Herod the Small

It is true that we refer to him as Herod the Great because of the power he exerted, his long reign, the sons he appointed as rulers, and the massive buildings and fortresses he constructed.

In character he was small or little.Notice the account of the birth of Jesus in Matthew 2, and Herod’s reaction to the news of the wise men from the east.

 1 Now after Jesus was born in Bethlehem of Judea in the days of Herod the king, behold, wise men from the east came to Jerusalem,  2 saying, “Where is he who has been born king of the Jews? For we saw his star when it rose and have come to worship him.”  3 When Herod the king heard this, he was troubled, and all Jerusalem with him;  4 and assembling all the chief priests and scribes of the people, he inquired of them where the Christ was to be born.  5 They told him, “In Bethlehem of Judea, for so it is written by the prophet:  6 “‘And you, O Bethlehem, in the land of Judah, are by no means least among the rulers of Judah; for from you shall come a ruler who will shepherd my people Israel.’” 7 Then Herod summoned the wise men secretly and ascertained from them what time the star had appeared.  8 And he sent them to Bethlehem, saying, “Go and search diligently for the child, and when you have found him, bring me word, that I too may come and worship him.” (Matthew 2:1-8 ESV)

When Herod learned that he had been tricked he was outraged, and made plans to kill not only Jesus but all of the male children in the Bethlehem region that were under two years of age.

Then Herod, when he saw that he had been tricked by the wise men, became furious, and he sent and killed all the male children in Bethlehem and in all that region who were two years old or under, according to the time that he had ascertained from the wise men. (Matthew 2:16 ESV)

I have found it ironic that one of the most important of Herod’s building programs was the fortress known as the Herodium built within sight of Bethlehem. Nonetheless, this king feared an infant. Little men always fear those who threaten their power.

Here is a photo of the Herodium with some of the ruins of the lower Herodium in the foreground.

The Herodium with ruins of Herodia in the foreground. Photo by Ferrell Jenkins.

The Herodium with ruins of lower Herodium in the foreground. Photo by Ferrell Jenkins.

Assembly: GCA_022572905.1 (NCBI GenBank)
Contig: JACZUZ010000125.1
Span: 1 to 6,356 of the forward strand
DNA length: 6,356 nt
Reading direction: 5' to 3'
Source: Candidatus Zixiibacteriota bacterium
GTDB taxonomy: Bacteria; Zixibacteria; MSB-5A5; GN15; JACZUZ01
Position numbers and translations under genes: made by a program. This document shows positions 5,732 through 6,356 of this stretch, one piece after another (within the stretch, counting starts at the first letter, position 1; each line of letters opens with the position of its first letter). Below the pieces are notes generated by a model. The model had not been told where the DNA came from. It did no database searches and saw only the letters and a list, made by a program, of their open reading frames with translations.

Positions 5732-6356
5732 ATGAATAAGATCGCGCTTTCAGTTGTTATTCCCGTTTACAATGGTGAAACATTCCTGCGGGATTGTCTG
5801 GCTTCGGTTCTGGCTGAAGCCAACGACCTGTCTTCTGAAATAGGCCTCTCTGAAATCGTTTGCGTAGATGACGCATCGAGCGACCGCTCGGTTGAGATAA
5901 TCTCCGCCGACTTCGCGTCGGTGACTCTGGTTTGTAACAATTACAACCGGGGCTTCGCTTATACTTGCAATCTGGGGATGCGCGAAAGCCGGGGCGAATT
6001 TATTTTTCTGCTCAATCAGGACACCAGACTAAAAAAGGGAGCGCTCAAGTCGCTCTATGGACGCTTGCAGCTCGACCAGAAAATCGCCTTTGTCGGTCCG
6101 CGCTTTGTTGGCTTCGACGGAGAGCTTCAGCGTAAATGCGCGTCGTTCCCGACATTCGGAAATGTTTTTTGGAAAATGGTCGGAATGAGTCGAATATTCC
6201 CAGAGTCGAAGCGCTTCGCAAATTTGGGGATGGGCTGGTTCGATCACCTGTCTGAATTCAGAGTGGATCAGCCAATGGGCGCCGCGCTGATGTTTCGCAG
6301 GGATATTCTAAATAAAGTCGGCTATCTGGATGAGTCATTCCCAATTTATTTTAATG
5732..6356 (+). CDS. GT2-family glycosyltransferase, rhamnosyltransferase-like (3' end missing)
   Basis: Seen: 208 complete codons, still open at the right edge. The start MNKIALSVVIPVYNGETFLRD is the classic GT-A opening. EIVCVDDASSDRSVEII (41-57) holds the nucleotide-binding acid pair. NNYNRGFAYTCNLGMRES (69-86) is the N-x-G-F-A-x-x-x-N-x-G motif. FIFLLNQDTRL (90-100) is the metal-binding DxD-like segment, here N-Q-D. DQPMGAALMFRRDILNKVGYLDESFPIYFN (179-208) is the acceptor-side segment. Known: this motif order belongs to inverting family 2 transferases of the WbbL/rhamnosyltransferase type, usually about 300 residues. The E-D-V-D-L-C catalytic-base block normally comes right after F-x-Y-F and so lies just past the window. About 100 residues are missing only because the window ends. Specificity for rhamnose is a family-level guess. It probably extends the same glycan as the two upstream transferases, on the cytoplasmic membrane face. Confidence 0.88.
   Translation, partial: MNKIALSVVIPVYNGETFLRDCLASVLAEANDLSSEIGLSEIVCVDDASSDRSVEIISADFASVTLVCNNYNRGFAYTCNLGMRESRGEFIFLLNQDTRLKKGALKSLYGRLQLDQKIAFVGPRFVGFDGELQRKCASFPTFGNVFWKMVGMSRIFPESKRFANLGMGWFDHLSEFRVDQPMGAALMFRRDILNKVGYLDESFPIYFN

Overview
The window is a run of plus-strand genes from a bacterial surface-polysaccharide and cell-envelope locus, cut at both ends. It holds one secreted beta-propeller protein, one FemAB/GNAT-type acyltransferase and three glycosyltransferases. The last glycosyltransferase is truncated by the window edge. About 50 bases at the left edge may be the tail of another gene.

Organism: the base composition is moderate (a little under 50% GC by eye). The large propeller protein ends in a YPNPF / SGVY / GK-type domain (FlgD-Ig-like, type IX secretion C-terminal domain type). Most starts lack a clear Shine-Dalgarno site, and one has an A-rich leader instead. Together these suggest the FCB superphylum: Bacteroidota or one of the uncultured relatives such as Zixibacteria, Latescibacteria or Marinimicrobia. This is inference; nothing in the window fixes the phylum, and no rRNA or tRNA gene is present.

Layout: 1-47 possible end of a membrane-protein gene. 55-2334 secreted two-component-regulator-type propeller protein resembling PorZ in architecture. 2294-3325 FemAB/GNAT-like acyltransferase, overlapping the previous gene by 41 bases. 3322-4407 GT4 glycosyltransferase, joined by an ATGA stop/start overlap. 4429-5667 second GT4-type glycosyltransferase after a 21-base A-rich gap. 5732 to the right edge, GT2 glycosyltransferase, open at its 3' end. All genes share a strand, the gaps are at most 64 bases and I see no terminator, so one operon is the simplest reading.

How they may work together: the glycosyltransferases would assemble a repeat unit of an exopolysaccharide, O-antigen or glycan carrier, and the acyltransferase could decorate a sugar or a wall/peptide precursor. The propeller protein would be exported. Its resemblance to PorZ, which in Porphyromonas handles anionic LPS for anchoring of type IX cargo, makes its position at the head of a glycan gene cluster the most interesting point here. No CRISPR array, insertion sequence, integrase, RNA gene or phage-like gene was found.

The artificial conical structure was built by Herod as one of his fortresses. This fortress is located about 8 miles south of Jerusalem, 3 1/2 miles east of Bethlehem, on the western edge of the Wilderness of Judea.

The tomb of Herod the Great was discovered about half way up the north side in 2007 by the late Prof. Ehud Netzer. You may use the search box to locate other articles about the Herodium, including some aerial photos.

A few years ago I called attention to a psychological study of Herod. I see the review of the scholarly book is still available at Haaretz here. If you have thought or read that he was cruel, just wait till you read this.

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5 responses to “Herod the Small

  1. Ferrell,

    Thanks for the post. I’ve never heard it called Herodia; do you have a reference for that? Also, you might correct Netzer’s first name to Ehud.

  2. Todd,
    Thanks for the correction on Ehud. My typo. The other must come from the deep, dark recesses of my mind. I prepared the post between events with my grandson. I am away from home, but searched my Logos resources on my laptop and found only one reference to Herodia. A quotation from Josephus uses the word Herodia to describe the city round the Herodium..

    “But during his flight he was not safe from the Jews either, for they too attacked his party when they were sixty stades [about seven miles] from the city and engaged them in hand to hand combat along the road; but these too he routed and crushed as if he were in no such helpless and difficult position but were excellently prepared for war and had a great advantage; and later when he became king, he built a wonderful palace on the spot where he defeated the Jews, and founded a city round it, which he called Herodia [Herodium].”.Josephus, Jewish Antiquities XIV, 352–360. (359-360 quoted) in Hershel Shanks Editor, BAR 09:03 (May/June 1983) (Biblical Archaeology Society, 2004; 2004).

    The word Herodia may have been in some older editions of Josephus (maybe mine at home).

    Thanks for catching this, too.

    Ferrell

  3. Thanks, Ferrell. That looks like an older translation. In the Greek, it’s just Ἡρωδίαν. I would like to know how you searched Logos for “Herodia.” When I search for that, it pulls up all references for Herodias, thus making my search worthless (with 3,300 hits). What’s the secret?

  4. Todd, I sent my Logos to obedience school!

    This is the older ver. 3 on my laptop. Perhaps that is the reason. I got Herodias a lot, but noted the one that popped. I assumed it was an older version of Josephus. The versions I have in Logos and BibleWorks use Herodium. FJ

  5. Pingback: Herod the Great: The King’s Final Journey | Ferrell's Travel Blog

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